Future Leader Award
When the announcement went out within A.T. Kearney that Leslie Parker would be recognized as a Future Leader as part of Consulting magazine’s Women Leaders in Consulting awards, she says she received several well wishes but one note, in particular, caught her eye. It was from a new analyst who saw the press release about the award.
“She wrote about being inspired to see me receive it,” Parker says. “That brought it home to me—the award reminds us of the importance of having women as role models in leadership positions; it makes a difference to the people who are climbing the ladder.”
Leslie Parker, a Principal in A.T. Kearney’s Operations Practice, is indeed climbing the ladder. Parker has been with the firm since 1997 and provides leadership to client organizations that are seeking to improve profitability and performance by adopting and implementing best-in-class procurement capabilities.
Ask Parker what she enjoys most about the consulting work she does and she’ll say that “most of all, I enjoy the personal connections with clients and colleagues. Many are now close friends. I also enjoy seeing my clients generating real results from the work we do together.”
But a consulting career almost wasn’t to be. Parker says she found the profession by luck.
“I was planning to go to law school and had a change of heart, meaning I needed to get a job,” Parker says. “Since I didn’t know what I wanted to do ‘forever,’ consulting seemed like a good option—the projects would be interesting and varied, and I expected to learn a lot. It was a good match for a new graduate.”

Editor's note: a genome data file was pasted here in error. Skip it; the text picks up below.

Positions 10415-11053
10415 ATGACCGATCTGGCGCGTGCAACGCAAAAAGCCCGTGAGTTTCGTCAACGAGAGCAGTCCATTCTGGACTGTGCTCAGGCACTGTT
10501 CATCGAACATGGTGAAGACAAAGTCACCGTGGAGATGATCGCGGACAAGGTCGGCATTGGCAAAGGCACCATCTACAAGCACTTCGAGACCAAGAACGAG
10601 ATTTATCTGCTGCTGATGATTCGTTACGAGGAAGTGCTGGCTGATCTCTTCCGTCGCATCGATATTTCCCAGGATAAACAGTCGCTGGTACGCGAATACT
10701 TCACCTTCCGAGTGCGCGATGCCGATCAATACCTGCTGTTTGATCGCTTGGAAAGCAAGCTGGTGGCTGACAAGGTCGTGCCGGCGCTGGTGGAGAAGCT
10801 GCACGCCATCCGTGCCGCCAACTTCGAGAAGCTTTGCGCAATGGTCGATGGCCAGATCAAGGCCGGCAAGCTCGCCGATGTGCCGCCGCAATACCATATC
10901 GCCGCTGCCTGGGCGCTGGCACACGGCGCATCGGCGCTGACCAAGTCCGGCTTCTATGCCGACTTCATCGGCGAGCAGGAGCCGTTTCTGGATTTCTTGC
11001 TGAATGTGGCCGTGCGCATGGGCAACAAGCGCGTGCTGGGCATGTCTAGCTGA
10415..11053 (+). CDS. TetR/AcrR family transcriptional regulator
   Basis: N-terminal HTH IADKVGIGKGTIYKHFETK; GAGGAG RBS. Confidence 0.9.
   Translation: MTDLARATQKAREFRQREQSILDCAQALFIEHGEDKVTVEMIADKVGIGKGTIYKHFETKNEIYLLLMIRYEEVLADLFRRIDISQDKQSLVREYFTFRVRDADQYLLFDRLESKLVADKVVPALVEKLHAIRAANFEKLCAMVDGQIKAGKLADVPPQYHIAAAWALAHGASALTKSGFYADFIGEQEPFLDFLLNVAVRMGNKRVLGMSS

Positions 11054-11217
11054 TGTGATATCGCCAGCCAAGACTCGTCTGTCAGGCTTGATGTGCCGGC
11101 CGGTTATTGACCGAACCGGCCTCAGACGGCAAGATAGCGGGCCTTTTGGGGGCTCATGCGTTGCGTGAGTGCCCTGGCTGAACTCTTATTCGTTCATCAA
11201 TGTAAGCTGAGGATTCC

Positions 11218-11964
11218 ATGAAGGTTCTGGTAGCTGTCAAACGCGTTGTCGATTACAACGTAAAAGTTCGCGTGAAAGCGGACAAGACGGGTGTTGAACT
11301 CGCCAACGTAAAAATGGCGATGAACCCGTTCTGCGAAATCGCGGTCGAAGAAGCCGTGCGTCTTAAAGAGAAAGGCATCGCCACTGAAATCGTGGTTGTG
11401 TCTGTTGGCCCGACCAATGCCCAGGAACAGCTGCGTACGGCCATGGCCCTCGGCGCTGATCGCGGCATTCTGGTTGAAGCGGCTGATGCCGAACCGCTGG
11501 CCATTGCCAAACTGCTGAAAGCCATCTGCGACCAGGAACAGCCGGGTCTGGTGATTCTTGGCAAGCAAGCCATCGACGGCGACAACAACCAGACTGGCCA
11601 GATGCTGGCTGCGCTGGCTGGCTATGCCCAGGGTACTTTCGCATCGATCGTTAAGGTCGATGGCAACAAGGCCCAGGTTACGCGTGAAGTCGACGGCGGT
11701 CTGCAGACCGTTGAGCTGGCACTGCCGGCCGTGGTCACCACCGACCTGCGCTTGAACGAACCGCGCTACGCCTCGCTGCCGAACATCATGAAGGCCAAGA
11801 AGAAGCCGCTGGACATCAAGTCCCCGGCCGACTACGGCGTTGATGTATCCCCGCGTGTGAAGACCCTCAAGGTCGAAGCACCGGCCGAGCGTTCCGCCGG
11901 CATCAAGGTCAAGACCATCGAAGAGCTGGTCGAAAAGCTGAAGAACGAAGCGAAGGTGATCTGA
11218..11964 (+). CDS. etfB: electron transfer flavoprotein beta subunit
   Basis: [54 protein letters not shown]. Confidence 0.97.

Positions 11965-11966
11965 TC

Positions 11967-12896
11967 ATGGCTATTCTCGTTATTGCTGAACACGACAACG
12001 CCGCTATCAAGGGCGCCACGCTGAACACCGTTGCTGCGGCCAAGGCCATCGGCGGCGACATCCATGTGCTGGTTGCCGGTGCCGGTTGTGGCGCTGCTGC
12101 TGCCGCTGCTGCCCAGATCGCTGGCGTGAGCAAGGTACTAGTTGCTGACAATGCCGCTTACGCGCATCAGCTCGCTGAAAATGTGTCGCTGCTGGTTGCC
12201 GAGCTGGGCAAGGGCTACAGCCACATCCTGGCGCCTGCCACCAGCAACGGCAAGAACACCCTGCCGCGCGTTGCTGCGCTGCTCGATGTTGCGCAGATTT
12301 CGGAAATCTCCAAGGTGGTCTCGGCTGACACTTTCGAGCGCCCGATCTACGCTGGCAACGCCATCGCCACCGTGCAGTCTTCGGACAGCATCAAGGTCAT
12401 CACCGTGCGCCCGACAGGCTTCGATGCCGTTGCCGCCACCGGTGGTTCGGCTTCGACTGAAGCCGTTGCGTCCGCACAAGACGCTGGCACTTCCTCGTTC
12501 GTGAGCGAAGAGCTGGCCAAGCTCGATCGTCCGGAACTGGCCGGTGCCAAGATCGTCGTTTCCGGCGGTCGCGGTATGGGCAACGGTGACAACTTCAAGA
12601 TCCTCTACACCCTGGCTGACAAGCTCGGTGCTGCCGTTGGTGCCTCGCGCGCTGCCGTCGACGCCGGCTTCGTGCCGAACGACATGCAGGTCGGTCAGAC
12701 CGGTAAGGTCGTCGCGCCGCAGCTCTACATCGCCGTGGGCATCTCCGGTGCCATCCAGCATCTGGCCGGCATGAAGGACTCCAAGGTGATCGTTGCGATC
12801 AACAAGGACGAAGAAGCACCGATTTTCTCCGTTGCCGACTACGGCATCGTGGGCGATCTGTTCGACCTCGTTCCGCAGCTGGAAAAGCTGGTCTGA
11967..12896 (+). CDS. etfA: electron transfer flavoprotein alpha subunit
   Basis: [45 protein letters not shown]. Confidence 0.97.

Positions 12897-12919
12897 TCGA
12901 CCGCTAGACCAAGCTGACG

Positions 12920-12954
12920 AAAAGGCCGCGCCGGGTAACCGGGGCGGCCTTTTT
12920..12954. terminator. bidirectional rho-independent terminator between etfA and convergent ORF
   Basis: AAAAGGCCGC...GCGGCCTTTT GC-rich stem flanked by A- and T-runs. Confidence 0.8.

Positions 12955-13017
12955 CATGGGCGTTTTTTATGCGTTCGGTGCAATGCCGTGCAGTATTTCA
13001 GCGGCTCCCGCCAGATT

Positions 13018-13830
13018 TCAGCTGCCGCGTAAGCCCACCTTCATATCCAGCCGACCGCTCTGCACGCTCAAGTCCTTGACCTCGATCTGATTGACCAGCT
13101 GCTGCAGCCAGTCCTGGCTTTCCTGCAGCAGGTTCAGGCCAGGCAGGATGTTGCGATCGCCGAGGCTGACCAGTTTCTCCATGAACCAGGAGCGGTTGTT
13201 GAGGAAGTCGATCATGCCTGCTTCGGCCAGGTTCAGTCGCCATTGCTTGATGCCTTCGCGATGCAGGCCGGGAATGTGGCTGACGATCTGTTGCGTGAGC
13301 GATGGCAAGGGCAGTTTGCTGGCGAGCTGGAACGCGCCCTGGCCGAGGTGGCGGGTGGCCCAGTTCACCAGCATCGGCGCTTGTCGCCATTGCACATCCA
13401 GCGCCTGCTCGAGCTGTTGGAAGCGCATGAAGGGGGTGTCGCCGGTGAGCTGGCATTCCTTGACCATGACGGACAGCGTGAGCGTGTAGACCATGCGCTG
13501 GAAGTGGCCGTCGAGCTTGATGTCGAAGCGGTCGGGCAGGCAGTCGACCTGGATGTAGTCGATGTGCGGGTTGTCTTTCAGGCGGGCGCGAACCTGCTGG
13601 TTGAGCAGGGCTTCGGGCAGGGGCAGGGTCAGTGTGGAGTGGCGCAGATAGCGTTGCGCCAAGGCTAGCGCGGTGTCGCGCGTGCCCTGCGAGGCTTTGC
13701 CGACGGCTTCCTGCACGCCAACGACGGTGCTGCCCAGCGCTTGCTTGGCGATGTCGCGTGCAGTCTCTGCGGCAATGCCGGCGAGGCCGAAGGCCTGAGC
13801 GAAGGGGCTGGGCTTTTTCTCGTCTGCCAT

Today, she leads projects focused on procurement organization transformation and supply cost improvement. She holds an MBA from UCLA Anderson and an AB in Psychology from Georgetown University.
She is a trustee of the George F. Baker Scholars Program—a Georgetown program that encourages liberal arts students to pursue business careers. She lives in Los Angeles with her husband and two children.
“For me, my family is my greatest personal achievement. The fact that my husband and I have figured out how to make consulting work within it is icing on the cake,” Parker says.
“I’ve been fortunate that A.T. Kearney has worked with me throughout my personal journey, from just out of undergrad to post MBA to becoming a mom. I’ve enjoyed flexibility and support all the way.”
That flexibility and support has led, in part, to her success and has come from not only her family and her firm, but occasionally through the client, as well.
Parker says the best advice she’s ever received along the way is simple, yet profound.
“Focus on the client, not yourself,” she says.
What advice would you give to a female consultant just beginning her career?
Leslie Parker says: “I don’t think the advice is much different for women and men at the beginning of a consulting career: Dive in, be willing to learn, do great work, and support your clients’ success.”